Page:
Learning to Listen
By Kathy Teel
But ask the beasts, and they will teach you; the birds of the air, and they will tell you; or the plants of the earth, and they will teach you; and the fish of the sea will declare to you. Who among all these does not know that the hand of the LORD has done this? (Job 12:7-9)
I grew up in the suburbs, and I loved nature in the way that visitors love her, the same way I love Chicago and St. Louis. She was nice to visit on a Girl Scout camping trip, and I respected the idea of her, but I didn’t really know her. I was a distant acquaintance, not a friend.
When I first became a pastor, I was assigned to a different part of the state, and that was when culture shock hit. As a distant acquaintance of nature, I was suddenly given the spiritual care of some of nature’s closest friends. And it wasn’t just that they knew her better than I did, it was that they knew what to do with her, what made her happy and what made her sad, and how to show their love for her and dependence upon her every day.
My parishioners were farmers and hunters. The first time I looked out over a congregation with more than half the members gone, I thought something terrible must have happened, but I was informed (with a kind but patronizing shake of the head) that it was simply the first weekend of hunting season. Now that I work in the public school system, I can name more than one child who missed multiple days of school because they were hunting (I can name a few teachers, too, actually). Most of my students now either live or work on farms, ride in rodeos, raise livestock, compete in local and state fairs, and come from households with extensive gardens that they both eat from and donate to the community.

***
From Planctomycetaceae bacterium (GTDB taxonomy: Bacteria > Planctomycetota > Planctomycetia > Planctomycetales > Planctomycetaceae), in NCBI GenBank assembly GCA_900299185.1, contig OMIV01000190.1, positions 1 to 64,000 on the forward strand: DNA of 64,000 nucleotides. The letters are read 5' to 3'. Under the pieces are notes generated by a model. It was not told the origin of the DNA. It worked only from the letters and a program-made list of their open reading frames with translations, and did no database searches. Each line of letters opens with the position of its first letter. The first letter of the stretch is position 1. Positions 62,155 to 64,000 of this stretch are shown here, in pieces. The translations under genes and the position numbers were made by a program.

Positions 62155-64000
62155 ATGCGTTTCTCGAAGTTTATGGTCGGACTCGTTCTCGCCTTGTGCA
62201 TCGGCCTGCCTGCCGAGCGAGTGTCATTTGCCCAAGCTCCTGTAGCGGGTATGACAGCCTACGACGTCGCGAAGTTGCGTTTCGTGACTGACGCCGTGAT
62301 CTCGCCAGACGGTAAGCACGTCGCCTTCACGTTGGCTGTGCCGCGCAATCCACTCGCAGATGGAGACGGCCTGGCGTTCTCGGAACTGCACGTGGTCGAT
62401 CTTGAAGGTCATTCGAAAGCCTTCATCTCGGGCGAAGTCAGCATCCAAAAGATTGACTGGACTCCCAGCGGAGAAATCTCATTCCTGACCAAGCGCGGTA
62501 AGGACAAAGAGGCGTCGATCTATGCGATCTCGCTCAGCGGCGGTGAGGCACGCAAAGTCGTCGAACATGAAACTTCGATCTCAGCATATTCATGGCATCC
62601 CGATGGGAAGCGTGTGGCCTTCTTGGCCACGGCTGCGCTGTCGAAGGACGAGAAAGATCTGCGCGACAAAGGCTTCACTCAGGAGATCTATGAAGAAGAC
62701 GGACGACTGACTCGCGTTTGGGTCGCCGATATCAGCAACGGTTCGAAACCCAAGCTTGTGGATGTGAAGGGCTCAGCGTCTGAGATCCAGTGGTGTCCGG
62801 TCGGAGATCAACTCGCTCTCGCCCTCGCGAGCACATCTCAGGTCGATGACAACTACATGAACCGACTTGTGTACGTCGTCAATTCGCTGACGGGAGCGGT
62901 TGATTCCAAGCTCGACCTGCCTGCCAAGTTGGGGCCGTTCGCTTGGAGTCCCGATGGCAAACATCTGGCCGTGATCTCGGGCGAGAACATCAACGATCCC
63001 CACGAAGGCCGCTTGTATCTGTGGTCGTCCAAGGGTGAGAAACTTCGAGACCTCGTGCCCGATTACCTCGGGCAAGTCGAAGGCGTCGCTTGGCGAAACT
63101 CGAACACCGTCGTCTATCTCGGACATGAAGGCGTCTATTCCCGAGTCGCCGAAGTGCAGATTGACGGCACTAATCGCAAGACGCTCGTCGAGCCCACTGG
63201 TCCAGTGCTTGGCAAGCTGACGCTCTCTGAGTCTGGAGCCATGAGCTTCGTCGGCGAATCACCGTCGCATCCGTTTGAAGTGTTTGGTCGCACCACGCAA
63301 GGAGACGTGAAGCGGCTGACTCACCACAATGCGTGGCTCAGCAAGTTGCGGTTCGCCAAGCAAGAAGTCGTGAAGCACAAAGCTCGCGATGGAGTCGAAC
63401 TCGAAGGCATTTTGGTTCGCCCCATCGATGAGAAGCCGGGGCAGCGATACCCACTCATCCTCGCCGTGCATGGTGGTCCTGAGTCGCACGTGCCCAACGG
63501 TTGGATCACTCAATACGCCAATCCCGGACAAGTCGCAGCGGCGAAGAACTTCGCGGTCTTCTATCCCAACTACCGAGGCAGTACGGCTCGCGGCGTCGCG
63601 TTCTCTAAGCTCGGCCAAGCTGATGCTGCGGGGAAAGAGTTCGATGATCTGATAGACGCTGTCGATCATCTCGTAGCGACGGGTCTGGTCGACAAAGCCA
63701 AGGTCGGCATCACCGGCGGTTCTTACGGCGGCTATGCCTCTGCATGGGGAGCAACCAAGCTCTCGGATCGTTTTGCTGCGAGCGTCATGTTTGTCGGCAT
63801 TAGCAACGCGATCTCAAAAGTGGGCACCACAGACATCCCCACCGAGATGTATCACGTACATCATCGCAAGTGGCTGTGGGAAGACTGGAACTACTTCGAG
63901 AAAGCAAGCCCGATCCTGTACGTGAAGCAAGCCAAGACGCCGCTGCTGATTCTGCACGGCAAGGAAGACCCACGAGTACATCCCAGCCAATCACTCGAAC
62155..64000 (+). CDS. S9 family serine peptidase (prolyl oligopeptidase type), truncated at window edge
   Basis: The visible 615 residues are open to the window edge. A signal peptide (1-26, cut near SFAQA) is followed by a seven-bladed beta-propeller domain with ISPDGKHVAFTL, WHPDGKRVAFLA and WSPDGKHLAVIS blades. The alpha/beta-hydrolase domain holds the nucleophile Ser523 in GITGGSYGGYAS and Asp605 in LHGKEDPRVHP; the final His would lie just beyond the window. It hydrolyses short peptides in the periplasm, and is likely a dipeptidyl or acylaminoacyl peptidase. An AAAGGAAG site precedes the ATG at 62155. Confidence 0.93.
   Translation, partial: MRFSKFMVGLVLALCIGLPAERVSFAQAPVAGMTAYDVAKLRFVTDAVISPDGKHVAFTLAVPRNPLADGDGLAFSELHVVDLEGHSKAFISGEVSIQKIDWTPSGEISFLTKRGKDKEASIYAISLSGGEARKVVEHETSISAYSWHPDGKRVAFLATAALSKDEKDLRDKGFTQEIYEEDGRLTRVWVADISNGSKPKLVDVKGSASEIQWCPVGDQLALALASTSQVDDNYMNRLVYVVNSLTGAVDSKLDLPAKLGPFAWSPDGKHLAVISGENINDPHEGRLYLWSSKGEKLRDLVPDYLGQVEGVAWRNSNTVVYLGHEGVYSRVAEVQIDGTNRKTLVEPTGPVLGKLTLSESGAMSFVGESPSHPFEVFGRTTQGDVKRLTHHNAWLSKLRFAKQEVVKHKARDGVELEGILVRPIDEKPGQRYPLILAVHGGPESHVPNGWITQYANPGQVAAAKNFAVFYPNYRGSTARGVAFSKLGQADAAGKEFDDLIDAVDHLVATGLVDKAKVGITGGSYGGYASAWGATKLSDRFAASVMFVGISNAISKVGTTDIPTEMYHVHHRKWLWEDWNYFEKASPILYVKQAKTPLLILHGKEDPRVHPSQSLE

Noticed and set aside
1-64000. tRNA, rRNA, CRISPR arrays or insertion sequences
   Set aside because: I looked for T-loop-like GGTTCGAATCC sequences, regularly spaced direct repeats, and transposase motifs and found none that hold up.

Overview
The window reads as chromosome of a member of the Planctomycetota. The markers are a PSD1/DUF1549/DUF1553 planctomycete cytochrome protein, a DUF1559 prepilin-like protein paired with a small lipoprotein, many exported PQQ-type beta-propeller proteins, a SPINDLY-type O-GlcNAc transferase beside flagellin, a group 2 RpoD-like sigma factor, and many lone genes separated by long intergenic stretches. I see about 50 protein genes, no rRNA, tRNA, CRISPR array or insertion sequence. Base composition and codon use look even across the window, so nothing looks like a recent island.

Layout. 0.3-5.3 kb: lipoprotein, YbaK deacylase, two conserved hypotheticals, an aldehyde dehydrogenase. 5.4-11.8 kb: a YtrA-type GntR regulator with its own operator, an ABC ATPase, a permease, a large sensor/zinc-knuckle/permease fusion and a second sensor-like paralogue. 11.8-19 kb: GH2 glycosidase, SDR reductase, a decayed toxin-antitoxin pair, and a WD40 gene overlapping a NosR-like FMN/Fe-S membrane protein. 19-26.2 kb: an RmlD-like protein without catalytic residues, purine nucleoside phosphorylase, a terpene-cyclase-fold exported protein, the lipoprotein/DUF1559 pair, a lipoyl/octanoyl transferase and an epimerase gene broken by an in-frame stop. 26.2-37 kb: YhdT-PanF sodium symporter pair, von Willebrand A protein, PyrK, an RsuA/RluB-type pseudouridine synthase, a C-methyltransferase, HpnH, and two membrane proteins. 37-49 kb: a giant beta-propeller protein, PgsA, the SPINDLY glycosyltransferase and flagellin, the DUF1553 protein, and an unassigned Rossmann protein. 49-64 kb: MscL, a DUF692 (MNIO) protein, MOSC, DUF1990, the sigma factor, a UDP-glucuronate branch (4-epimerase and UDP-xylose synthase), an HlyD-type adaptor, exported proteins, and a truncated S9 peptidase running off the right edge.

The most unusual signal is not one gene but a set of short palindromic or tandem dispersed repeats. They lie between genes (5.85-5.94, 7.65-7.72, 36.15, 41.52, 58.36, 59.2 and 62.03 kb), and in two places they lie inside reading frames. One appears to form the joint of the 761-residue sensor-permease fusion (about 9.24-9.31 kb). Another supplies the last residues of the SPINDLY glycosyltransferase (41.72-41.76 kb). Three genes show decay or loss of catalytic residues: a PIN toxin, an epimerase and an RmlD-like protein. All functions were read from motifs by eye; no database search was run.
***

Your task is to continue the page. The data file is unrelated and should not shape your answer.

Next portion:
They live in, on, with, for, and because of nature. They are not only her friends, they are her children.
One teacher told a story of taking his young son hunting over the weekend. They sat in a deer blind in a tree, quietly so as not to frighten the animals, until the only sound was the wind in the treetops and the scurry of squirrels. No TV, no computer, no cell phone, no X-box, not even a radio separated them from creation. Eventually the little boy sat still for so long that he fell asleep, as surely and safely in his Father’s house as if he were dozing in a pew at church.
Folks around these parts know what Job knew. Ask the beasts, the birds of the air, the plants of the earth, and the fish of the sea. They’ll tell you what the hand of the Lord has done. Hunters, farmers, gardeners, and fishermen have simply learned to listen.
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Kathy Teel is a former pastor and now works with learning disabled teenagers. She is also a freelance writer and editor.